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I'm trying to create a simple program where a user enters a few letters

Enter letters: abc

I then want to run through a list of words I have in list and match and words that contain 'a','b', and 'c'.

This is what I've tried so far with no luck

for word in good_words: #For all words in good words list
    for letter in letters: #for each letter inputed by user
        if not(letter in word):
            break
    matches.append(word)
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4 Answers 4

up vote 9 down vote accepted

If you want all the letters inside the word:

[word for word in good_words if all(letter in word for letter in letters)]

The problem with your code is the break inside the inner loop. Python doesn't have a construction to allow breaking more than one loop at once (and you wanted that)

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1  
+1 i like python! –  Zagorulkin Dmitry Jul 11 '12 at 5:56

You could probably improve the spee using a Set or FrozenSet

If you look at the doc, it mentionned the case of testing membership :

A set object is an unordered collection of distinct hashable objects. Common uses include membership testing, removing duplicates from a sequence, and computing mathematical operations such as intersection, union, difference, and symmetric difference.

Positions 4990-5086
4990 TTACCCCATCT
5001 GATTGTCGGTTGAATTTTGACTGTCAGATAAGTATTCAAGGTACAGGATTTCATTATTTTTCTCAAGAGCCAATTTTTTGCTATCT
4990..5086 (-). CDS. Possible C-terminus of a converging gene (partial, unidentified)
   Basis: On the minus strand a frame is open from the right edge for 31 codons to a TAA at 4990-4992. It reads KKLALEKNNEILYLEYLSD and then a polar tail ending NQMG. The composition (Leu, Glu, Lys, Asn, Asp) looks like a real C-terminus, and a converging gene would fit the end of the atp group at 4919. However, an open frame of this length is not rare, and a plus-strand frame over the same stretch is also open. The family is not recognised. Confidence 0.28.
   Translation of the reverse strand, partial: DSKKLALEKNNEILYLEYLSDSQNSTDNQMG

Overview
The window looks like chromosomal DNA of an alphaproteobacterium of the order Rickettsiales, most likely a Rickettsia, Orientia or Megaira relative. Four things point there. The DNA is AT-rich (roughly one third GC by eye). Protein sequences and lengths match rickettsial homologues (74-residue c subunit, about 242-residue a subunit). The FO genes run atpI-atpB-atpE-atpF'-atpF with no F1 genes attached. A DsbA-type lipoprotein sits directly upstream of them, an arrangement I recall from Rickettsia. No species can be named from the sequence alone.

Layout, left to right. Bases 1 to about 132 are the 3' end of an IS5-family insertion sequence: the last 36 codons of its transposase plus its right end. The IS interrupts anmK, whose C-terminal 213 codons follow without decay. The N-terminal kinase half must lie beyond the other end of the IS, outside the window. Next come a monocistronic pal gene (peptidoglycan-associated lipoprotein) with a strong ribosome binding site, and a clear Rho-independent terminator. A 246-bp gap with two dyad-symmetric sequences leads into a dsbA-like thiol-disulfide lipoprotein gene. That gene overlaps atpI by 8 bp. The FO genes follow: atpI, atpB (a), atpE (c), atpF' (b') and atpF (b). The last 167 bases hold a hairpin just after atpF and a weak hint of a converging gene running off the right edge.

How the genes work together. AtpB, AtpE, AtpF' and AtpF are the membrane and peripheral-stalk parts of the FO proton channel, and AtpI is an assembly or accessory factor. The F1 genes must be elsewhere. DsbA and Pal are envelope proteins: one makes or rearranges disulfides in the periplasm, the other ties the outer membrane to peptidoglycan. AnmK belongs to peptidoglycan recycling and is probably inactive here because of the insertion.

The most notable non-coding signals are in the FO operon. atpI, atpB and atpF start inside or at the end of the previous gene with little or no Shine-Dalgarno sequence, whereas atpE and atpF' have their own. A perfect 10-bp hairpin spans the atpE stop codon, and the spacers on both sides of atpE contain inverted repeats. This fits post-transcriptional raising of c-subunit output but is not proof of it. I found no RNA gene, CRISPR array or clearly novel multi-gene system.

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List comprehensions are definitely the way to go, but just to address the issue that OP was having with his code:

Your break statement only breaks out of the innermost loop. Because of that the word is still appended to matches. A quick fix for this is to take advantage of python's for... else construct:

for word in good_words:
    for letter in letters:
        if letter not in word:
            break
    else:
        matches.append(word)

In the above code, else only executes if the loop is allowed to run all the way through. The break statement exits out of the loop completely, and matches.append(..) is not executed.

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import collections

I would first compute the occurrences of letters in the words list.

words_by_letters = collections.defaultdict(list)
for word in good_words:
    key = frozenset(word)
    words_by_letters[key].append(word)

Then it's simply a matter of looking for words with particular letter occurrences. This is hopefully faster than checking each word individually.

subkey = set(letters)
for key, words in words_by_letters.iteritems():
    if key.issuperset(subkey):
        matches.extend(words)

If you want to keep track of letter repeats, you can do something similar by building a key from collections.Counter.

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You should use frozenset because sets are not hashable –  JBernardo Jul 11 '12 at 6:29
    
@JBernardo Of course, thanks. –  ephemient Jul 11 '12 at 6:31

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